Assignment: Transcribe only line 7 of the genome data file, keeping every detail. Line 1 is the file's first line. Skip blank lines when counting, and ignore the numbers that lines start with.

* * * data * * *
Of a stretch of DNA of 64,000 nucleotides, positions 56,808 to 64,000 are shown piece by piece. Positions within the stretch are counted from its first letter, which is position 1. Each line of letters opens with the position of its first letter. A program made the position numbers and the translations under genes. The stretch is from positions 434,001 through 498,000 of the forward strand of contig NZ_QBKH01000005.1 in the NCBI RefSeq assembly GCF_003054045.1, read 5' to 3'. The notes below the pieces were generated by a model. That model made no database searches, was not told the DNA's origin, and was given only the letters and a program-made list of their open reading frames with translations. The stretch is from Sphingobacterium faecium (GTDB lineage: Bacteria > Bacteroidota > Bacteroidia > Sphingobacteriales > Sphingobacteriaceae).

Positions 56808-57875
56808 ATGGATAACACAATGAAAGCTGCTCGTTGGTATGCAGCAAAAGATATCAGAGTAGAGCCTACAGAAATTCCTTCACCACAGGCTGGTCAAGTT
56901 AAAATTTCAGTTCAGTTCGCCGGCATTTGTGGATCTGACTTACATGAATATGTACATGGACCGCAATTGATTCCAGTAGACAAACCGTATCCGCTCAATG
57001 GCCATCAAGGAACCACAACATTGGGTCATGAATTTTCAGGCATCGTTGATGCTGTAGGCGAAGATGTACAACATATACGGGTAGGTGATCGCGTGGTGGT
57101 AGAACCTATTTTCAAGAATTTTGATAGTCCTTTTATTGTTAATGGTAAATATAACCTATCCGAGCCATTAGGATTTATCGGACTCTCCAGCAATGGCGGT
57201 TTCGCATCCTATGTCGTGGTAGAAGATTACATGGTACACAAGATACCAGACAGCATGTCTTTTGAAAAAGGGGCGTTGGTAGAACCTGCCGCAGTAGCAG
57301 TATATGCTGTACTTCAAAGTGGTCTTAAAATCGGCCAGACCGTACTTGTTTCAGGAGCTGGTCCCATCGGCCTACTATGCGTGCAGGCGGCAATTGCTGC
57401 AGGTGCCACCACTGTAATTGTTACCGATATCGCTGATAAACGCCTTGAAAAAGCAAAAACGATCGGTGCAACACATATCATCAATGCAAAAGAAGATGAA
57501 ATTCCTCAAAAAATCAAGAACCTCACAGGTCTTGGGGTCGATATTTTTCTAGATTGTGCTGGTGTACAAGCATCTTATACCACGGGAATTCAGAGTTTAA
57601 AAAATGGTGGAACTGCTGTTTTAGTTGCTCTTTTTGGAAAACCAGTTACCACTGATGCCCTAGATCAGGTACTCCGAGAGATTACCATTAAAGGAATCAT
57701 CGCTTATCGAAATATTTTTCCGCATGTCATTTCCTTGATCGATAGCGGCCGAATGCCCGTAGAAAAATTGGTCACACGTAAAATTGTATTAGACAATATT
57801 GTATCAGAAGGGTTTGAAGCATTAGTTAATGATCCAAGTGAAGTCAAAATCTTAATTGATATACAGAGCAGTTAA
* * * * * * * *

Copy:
57201 TTCGCATCCTATGTCGTGGTAGAAGATTACATGGTACACAAGATACCAGACAGCATGTCTTTTGAAAAAGGGGCGTTGGTAGAACCTGCCGCAGTAGCAG